Hot Sauce Committee Part Two by Beastie Boys

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Hot Sauce Committee Part Two by Beastie Boys
Hot Sauce Committee Part Two by Beastie Boys

Album Released: 2011

Hot Sauce Committee Part Two ::: Artwork

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1.Make Some Noise3:30
2.Nonstop Disco Powerpack4:09
4.Too Many Rappers [New Reactionaries Version]4:51
5.Say It3:25
6.The Bill Harper Collection0:24
7.Don't Play No Game That I Can't Win4:11
8.Long Burn The Fire3:33
9.Funky Donkey1:56
10.The Larry Routine0:30
11.Tadlock's Glasses2:19
12.Lee Majors Come Again3:43
13.Multilateral Nuclear Disarmament2:54
14.Here's A Little Something For Ya3:08
15.Crazy Ass Shit1:56
16.The Lisa Lisa / Full Force Routine0:48


Even though it's subtitled 'Part Two', this album was released prior to 'Part One'. Part Two reportedly had a troubled upbringing, so ended up being scrapped and replaced with the tracks from 'Part One', which will now contain different tracks to be released after 'Part Two'. Confused? ... we probably all are.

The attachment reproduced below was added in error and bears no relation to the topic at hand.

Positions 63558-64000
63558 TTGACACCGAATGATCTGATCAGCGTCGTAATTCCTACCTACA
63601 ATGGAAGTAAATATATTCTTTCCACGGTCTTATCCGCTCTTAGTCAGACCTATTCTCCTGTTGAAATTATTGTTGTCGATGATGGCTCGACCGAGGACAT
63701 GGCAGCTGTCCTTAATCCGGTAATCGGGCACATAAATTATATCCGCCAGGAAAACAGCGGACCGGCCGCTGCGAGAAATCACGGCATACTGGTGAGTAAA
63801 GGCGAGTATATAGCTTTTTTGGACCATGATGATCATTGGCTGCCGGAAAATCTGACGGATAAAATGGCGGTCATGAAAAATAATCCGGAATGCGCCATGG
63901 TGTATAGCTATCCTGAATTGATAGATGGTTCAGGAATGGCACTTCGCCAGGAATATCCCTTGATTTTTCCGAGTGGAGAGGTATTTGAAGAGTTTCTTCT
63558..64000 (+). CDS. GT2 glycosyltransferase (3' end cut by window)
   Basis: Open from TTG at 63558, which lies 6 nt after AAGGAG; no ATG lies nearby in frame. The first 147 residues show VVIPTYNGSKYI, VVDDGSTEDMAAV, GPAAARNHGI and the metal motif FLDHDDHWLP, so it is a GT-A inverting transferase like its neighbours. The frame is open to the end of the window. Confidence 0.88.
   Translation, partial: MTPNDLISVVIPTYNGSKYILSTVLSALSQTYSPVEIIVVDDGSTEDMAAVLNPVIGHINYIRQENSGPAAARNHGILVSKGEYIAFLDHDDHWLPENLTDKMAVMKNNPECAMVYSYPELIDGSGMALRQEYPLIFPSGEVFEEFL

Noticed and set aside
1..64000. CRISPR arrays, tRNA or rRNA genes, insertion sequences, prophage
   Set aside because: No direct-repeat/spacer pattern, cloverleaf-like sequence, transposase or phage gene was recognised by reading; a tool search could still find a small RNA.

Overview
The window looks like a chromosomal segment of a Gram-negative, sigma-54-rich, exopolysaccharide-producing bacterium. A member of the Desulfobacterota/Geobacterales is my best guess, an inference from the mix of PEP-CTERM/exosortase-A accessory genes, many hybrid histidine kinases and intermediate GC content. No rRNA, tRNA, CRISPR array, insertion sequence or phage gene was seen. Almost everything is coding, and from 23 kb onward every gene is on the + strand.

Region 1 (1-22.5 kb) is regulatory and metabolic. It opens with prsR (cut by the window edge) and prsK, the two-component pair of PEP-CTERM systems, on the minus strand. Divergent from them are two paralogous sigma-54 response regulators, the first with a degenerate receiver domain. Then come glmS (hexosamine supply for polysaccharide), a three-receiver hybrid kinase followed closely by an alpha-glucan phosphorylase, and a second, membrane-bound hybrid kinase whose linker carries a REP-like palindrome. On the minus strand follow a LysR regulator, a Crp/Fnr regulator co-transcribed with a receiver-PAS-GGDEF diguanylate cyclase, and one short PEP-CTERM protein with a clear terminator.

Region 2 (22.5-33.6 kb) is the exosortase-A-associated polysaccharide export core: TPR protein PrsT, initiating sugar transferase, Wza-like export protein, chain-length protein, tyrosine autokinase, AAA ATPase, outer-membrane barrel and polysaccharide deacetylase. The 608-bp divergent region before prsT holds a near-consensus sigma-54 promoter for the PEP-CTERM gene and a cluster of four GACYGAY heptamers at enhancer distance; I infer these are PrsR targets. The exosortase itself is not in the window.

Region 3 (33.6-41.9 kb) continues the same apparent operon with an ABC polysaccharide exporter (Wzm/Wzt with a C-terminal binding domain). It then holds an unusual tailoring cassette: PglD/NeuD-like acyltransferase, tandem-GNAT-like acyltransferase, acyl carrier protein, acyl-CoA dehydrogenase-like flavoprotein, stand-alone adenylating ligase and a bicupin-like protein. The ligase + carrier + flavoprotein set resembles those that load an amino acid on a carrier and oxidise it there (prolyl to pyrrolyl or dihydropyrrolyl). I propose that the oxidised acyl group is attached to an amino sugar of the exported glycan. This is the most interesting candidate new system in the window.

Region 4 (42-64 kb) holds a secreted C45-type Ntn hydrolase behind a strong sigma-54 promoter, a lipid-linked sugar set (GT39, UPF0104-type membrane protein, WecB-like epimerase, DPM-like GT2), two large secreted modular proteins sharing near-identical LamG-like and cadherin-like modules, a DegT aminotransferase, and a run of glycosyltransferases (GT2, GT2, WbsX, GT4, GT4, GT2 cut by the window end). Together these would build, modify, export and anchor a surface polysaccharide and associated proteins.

Ad-Rock, MCA, and Mike D return then (MCA after battling cancer) ... this album mixes samples with live instrumentation, sounding like a throwback to their material pre Hello Nasty.

Lead single "Break the Noise" is very much old-school yet utterly delightful, and contains a strange buzzing sound as its main melodic hook. With the live instrumentation of "Lee Majors Comes Again", the Beastie Boys are in pure guitar-rock mode, almost a thrash number before a few sampled electronic squeals enter two-thirds the way through, with a nice bass guitar propelling the track forwards.

MCA is a highlight of this set, his voice is now incredibly growly and 'lived in' - "Long Burn the Fire" is one example. So whispery and growly is his voice now he could probably get a guest spot on CSI Miami. The instrumental "Multilateral Nuclear Disarmanent" has a very heavy bass reverberating throughout, and shows the Beastie Boys still have some production nous about them.

Nas raps on "Too Many Rappers" and fits in seamlessly, even though he just 'beamed across' his vocals (they didn't record together as such). Still, "Too Many Rappers" is very old-skool boasting yet tongue-in-cheek. The biggest left-turn the album presents though isn't any of the shorter or slightly-but-not-quite experimental tracks, but rather how well the guys produce reggae music. Santigold sings the lead on "Don't Play No Game With Me", the bass is heavy and it feels genuine - the sound and mixing is spot on - 70's meets noughties production type of stuff.

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by Reviewer: Adrian Denning (blogging at Adrian's Album Reviews)